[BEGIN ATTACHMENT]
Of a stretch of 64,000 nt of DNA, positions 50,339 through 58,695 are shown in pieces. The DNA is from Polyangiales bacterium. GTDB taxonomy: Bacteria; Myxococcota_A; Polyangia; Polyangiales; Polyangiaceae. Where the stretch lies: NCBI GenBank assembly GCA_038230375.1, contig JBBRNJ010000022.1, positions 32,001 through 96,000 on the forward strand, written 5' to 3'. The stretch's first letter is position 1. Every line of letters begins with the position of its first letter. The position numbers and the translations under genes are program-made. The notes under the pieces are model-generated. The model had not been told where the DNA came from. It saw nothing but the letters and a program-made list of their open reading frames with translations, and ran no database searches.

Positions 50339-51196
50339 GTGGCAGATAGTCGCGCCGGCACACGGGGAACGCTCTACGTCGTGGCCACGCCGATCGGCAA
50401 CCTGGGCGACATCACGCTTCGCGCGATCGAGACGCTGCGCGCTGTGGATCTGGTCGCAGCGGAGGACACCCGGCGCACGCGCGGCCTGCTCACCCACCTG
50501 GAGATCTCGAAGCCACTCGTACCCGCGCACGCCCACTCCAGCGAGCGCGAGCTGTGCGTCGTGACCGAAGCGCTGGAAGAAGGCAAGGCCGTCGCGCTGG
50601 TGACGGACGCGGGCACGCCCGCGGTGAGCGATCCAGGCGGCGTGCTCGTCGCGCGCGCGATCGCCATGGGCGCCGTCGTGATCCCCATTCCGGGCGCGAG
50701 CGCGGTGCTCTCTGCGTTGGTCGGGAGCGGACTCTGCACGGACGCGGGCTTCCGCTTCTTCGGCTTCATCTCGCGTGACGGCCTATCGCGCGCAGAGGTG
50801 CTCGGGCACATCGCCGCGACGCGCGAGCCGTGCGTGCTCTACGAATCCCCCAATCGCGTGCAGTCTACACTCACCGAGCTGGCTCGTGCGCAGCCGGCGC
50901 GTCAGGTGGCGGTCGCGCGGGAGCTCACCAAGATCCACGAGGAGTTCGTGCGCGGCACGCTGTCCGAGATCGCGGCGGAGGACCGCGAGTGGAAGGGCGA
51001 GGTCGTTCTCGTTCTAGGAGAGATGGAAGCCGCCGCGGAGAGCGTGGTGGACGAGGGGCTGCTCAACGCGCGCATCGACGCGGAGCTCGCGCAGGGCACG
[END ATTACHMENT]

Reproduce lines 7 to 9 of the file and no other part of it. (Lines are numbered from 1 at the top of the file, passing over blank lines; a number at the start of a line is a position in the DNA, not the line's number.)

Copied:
50701 CGCGGTGCTCTCTGCGTTGGTCGGGAGCGGACTCTGCACGGACGCGGGCTTCCGCTTCTTCGGCTTCATCTCGCGTGACGGCCTATCGCGCGCAGAGGTG
50801 CTCGGGCACATCGCCGCGACGCGCGAGCCGTGCGTGCTCTACGAATCCCCCAATCGCGTGCAGTCTACACTCACCGAGCTGGCTCGTGCGCAGCCGGCGC
50901 GTCAGGTGGCGGTCGCGCGGGAGCTCACCAAGATCCACGAGGAGTTCGTGCGCGGCACGCTGTCCGAGATCGCGGCGGAGGACCGCGAGTGGAAGGGCGA